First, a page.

By New Times
By Connor Radnovich
By Robrt L. Pela and Amy Silverman
By Ray Stern
By Keegan Hamilton
By Matthew Hendley
By Monica Alonzo
By Monica Alonzo
Conversely, though, by placing the case under ERISA, CIGNA could be forced to pay $100 a day for each day it withheld ISAC 92-001 from the Ewerses. Since the Ewerses first asked for the contract in 1996, the fines could total more than $200,000.
Berry filed a separate complaint asking for the documents under ERISA statutes.
A Superior Court judge should rule on the case in the next two weeks.
If the judge denies the Ewerses a copy of the contract, there may be only one other way to get a copy of the document:
"There must be someone out there, an attorney or a policyholder or someone, who has one," Ewers says. "Maybe there's someone out there who will read this and be able to help us out."
Her other hope is to find other children and their parents who were covered by individual conversion plans and were denied therapy benefits by CIGNA beginning in 1989.
"At this point," Berry says, "I have no idea how many people were affected by this. It would be nice to know. And we're certainly not going to find out from CIGNA."
CIGNA officials told New Times they are unable to retrieve data on how many families with developmentally disabled children held conversion policies in the late 1980s, or how much CIGNA had paid out to those families.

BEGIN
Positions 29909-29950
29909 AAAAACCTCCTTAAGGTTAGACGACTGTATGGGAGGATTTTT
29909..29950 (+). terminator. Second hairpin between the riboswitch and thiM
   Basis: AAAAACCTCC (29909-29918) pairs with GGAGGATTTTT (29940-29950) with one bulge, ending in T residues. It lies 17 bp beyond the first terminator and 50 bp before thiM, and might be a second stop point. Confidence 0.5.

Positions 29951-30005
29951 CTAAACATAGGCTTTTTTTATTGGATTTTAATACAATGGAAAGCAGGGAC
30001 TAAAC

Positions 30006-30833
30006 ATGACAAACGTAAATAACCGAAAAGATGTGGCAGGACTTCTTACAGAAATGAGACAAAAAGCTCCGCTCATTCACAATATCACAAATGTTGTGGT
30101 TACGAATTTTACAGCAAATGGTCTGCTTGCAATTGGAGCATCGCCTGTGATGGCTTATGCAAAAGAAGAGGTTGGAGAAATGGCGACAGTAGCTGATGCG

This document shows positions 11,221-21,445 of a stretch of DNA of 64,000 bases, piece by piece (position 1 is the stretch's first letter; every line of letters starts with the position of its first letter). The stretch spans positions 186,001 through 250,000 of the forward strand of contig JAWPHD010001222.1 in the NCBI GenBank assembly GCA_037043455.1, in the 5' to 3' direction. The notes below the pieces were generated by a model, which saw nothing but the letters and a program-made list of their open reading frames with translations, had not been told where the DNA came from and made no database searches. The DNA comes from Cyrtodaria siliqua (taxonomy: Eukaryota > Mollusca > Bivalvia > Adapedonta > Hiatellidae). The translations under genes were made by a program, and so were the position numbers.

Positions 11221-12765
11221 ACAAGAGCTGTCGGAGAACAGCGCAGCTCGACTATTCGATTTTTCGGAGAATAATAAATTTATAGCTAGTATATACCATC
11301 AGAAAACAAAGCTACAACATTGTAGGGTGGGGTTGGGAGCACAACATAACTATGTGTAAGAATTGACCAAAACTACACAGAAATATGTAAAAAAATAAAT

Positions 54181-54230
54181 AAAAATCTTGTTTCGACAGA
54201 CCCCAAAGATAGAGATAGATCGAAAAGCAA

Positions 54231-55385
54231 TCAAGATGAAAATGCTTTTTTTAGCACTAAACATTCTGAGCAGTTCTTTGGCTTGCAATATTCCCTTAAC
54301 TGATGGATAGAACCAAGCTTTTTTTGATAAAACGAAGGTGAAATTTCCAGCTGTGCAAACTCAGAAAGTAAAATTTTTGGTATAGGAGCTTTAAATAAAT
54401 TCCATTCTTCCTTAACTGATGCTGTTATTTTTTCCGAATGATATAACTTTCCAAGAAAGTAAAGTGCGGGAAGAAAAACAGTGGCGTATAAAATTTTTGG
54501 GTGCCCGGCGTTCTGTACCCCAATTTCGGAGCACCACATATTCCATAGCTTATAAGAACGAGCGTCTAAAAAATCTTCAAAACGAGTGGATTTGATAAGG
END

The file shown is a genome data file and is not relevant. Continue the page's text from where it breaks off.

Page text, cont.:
As of June 2001, CIGNA's public relations director, Tania Graves, says CIGNA had 78 individual conversion plan members, a tiny fraction of the total 206,918 CIGNA HMO plan members in the state.
(Any one of those 78 plan members is welcome to call New Times to discuss their policies and contracts. Under federal ERISA statutes, too, any one of those 78 plan members must be given copies of contracts by CIGNA upon request.)
"I've just been led to believe that this was a truly abusive situation," Ewers says.
"We were lucky. We found ways and had ways available to get Ryan the therapy he needed to be able to live a rich life.
"But you know there are families and children who weren't so lucky. It's those people that really deserve the help now. And it would be wonderful to help them get what they deserve."